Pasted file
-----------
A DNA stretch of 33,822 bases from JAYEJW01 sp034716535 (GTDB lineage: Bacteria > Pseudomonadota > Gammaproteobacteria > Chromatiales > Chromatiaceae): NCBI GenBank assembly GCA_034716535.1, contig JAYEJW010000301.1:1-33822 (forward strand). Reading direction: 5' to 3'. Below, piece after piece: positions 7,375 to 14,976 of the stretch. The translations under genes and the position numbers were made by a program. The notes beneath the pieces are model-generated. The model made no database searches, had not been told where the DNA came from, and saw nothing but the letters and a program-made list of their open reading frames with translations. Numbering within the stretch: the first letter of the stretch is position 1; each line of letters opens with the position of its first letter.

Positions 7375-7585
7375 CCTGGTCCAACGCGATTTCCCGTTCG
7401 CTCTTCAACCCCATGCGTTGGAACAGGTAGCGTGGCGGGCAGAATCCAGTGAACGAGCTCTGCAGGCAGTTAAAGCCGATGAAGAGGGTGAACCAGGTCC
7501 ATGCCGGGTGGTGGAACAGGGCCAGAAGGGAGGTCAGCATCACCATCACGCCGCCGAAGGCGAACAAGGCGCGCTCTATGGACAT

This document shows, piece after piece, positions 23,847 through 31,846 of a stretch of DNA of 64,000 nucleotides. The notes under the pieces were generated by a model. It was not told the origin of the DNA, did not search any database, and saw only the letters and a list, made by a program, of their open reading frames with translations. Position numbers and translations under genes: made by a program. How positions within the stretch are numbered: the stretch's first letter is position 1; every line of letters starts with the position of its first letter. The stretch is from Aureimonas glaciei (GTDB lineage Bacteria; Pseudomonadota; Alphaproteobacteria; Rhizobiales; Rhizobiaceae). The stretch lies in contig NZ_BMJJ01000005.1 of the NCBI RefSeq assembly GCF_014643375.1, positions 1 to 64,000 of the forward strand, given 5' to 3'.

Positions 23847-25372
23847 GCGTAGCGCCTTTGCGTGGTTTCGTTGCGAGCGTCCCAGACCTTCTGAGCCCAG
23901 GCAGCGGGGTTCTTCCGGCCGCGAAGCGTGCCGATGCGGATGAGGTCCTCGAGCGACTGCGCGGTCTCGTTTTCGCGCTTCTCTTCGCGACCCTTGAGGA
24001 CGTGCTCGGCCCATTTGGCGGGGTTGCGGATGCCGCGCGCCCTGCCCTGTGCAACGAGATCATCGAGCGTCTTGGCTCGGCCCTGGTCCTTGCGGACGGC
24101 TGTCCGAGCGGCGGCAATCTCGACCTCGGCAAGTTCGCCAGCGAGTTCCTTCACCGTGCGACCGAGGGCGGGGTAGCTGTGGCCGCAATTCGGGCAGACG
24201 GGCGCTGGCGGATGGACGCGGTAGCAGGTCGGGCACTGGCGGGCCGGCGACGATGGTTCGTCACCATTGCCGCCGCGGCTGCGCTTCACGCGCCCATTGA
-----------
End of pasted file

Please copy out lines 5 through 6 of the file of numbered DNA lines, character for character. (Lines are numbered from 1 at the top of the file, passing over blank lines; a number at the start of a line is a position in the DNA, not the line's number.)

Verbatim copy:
7501 ATGCCGGGTGGTGGAACAGGGCCAGAAGGGAGGTCAGCATCACCATCACGCCGCCGAAGGCGAACAAGGCGCGCTCTATGGACAT

This document shows, piece after piece, positions 23,847 through 31,846 of a stretch of DNA of 64,000 nucleotides. The notes under the pieces were generated by a model. It was not told the origin of the DNA, did not search any database, and saw only the letters and a list, made by a program, of their open reading frames with translations. Position numbers and translations under genes: made by a program. How positions within the stretch are numbered: the stretch's first letter is position 1; every line of letters starts with the position of its first letter. The stretch is from Aureimonas glaciei (GTDB lineage Bacteria; Pseudomonadota; Alphaproteobacteria; Rhizobiales; Rhizobiaceae). The stretch lies in contig NZ_BMJJ01000005.1 of the NCBI RefSeq assembly GCF_014643375.1, positions 1 to 64,000 of the forward strand, given 5' to 3'.